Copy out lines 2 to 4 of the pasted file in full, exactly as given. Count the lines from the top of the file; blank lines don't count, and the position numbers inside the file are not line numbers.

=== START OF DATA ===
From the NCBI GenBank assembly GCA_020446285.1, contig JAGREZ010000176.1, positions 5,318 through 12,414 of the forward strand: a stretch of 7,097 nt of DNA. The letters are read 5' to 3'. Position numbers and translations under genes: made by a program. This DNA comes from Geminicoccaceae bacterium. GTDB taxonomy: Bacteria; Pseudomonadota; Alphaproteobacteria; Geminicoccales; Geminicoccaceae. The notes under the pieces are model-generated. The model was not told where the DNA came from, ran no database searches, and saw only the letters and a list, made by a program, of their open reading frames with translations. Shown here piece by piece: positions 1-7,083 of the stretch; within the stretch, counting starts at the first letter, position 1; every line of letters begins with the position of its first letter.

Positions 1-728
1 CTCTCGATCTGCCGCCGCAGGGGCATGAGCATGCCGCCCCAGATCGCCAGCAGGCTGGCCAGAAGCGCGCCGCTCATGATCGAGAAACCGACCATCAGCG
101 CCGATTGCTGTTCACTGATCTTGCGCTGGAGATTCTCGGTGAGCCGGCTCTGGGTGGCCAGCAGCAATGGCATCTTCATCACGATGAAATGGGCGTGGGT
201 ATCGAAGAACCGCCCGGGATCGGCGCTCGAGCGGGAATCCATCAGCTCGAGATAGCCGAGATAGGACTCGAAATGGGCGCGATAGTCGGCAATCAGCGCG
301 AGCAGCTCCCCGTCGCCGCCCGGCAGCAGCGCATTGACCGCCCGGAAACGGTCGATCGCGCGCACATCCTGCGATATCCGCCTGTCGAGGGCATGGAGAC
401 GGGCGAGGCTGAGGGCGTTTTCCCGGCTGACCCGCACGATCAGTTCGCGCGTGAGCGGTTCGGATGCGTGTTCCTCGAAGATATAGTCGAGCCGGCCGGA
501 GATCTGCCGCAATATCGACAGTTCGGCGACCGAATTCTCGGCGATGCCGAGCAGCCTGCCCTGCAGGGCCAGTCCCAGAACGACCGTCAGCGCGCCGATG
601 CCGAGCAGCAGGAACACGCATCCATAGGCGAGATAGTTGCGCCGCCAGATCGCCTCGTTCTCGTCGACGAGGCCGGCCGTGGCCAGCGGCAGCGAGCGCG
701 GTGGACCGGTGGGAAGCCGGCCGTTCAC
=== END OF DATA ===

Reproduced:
Positions 1-728
1 CTCTCGATCTGCCGCCGCAGGGGCATGAGCATGCCGCCCCAGATCGCCAGCAGGCTGGCCAGAAGCGCGCCGCTCATGATCGAGAAACCGACCATCAGCG
101 CCGATTGCTGTTCACTGATCTTGCGCTGGAGATTCTCGGTGAGCCGGCTCTGGGTGGCCAGCAGCAATGGCATCTTCATCACGATGAAATGGGCGTGGGT